A GROUP of swans has turned pink because they were being fed mouldy white bread by visitors in a popular Glasgow park.
Ruth Campbell was left stunned when she spotted pink discolouration on the birds’ feathers as she was making her way through the area.
It was only after she reported the strange sight that she realised the birds were suffering from pink feather syndrome.
The pink colour is caused by bacteria that comes from people feeding the swans mouldy bread.
It comes from white bread in particular, which the birds find difficult to digest.
The syndrome affects the swans’ immune system and waterproofing, meaning they cannot swim or feed properly, and can even die of hunger.
Rita spotted the birds in Glasgow’s Victoria Park.
She then contacted the rangers at Pollok Park who told her the swans could be treated by washing them in Fairy Liquid.
The worst affected birds will be taken to Hessilhead Wildlife Sanctuary near Beith, Ayrshire, to be treated before being released into the wild.
Jackie Clark, Glasgow City Council countryside ranger, said: “It’s highly unlikely people are intentionally feeding the swans mouldy bread.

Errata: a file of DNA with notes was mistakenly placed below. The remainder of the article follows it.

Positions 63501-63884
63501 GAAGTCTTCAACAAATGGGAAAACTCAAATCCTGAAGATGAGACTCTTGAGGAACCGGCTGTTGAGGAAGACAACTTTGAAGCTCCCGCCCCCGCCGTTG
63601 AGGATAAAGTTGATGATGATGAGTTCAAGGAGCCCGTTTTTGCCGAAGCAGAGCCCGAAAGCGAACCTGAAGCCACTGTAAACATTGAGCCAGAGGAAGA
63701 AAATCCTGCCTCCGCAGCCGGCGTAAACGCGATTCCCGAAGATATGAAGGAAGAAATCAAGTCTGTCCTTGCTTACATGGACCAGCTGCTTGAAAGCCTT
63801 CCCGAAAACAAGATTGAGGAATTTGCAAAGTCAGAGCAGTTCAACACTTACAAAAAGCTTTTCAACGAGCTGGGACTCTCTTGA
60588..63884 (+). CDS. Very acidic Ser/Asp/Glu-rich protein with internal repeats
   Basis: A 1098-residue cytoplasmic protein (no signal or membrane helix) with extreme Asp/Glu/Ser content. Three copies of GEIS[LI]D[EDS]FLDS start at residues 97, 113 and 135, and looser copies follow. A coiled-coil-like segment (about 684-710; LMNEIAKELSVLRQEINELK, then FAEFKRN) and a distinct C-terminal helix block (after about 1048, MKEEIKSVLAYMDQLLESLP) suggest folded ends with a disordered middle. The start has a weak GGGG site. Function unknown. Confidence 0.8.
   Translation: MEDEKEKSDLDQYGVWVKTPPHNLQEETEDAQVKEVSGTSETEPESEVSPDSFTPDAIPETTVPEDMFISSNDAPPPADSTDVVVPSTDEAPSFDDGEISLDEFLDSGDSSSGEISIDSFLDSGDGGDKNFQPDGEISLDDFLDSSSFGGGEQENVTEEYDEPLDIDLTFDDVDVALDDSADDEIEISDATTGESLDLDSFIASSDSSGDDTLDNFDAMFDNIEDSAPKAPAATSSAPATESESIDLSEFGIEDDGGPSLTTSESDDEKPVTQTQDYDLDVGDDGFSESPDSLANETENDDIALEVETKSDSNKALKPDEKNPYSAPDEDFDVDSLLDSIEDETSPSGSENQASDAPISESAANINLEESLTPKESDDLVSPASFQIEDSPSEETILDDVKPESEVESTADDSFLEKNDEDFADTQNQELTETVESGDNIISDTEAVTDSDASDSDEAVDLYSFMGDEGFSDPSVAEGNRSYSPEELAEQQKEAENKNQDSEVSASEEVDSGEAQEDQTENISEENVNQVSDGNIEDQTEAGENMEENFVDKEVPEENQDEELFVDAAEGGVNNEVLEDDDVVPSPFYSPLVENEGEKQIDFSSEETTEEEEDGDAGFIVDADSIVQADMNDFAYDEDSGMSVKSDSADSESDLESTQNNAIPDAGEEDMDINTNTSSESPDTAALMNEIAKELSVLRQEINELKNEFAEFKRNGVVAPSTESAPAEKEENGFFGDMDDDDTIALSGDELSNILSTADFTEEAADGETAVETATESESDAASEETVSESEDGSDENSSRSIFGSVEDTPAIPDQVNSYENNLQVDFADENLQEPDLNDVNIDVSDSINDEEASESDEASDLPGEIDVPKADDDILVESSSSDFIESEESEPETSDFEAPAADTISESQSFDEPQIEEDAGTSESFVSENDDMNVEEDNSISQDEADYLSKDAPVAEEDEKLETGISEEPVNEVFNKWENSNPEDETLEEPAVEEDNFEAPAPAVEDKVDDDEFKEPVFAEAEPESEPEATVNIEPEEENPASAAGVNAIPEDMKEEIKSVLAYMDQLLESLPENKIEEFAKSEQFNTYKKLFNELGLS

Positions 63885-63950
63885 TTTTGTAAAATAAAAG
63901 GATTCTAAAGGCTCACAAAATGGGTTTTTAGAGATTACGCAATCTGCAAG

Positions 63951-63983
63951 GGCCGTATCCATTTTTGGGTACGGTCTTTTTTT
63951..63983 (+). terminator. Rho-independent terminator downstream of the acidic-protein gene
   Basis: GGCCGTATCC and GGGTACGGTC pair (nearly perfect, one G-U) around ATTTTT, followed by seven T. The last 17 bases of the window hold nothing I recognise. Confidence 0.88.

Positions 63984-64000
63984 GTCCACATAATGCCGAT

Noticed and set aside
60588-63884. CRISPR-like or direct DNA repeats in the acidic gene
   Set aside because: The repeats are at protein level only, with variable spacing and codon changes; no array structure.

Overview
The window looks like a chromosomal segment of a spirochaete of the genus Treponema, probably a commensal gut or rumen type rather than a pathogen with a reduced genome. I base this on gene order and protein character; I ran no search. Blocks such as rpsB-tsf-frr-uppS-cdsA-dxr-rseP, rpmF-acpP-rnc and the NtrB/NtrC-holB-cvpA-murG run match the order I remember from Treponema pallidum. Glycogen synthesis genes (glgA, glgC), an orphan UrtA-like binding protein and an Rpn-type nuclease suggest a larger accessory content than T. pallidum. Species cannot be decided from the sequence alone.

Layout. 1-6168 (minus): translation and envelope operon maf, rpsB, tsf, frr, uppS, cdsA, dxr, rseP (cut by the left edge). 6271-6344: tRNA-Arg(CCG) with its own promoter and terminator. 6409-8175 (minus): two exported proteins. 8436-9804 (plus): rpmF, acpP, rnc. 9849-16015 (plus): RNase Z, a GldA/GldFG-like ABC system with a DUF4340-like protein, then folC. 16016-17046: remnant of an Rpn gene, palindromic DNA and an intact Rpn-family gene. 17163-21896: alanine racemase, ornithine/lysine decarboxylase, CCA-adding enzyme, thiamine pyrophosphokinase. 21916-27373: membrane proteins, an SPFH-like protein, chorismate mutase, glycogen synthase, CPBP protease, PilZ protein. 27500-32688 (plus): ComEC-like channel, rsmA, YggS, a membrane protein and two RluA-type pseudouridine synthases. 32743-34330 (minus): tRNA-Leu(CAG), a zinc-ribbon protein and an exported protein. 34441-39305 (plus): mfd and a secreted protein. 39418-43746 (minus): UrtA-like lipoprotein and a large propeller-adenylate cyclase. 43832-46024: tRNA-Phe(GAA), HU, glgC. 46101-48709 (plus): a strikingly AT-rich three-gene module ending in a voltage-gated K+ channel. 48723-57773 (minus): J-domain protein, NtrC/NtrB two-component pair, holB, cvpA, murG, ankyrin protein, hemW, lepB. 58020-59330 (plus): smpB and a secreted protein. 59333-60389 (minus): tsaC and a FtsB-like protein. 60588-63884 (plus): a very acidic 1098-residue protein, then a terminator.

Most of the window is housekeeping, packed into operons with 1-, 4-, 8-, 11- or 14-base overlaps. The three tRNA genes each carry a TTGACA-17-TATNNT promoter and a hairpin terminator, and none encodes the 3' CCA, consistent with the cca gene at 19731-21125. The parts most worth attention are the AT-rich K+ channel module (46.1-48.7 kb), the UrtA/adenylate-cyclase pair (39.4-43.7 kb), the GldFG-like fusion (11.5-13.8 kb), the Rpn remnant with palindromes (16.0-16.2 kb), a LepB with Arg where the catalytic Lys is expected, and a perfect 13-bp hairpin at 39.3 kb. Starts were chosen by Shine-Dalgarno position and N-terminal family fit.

“However, it is important for the public and visitors to our parks to be aware of the potential dangers of overfeeding.
“We work closely with the friends of groups and are in regular contact with staff at Hessilhead so we know the signs.
“The mould on white bread is really the main thing to look out for if you are feeding the swans.
“Brown bread and defrosted peas are good sources of food for swans and pose far less risk to their health than white bread.
“Swans continually preen themselves which keeps the feathers in shape and waterproofed.
“However, the fungus on the bread finds its way on to the swan’s body by the beak passing the fungus on to the feathers.
“The environment the swan lives in appears to allow the fungus to thrive causing the pink colour on their body, brittle feathers and reducing the waterproof coating, allowing the feathers to get waterlogged causing hypothermia, loss of weight and sometimes death.”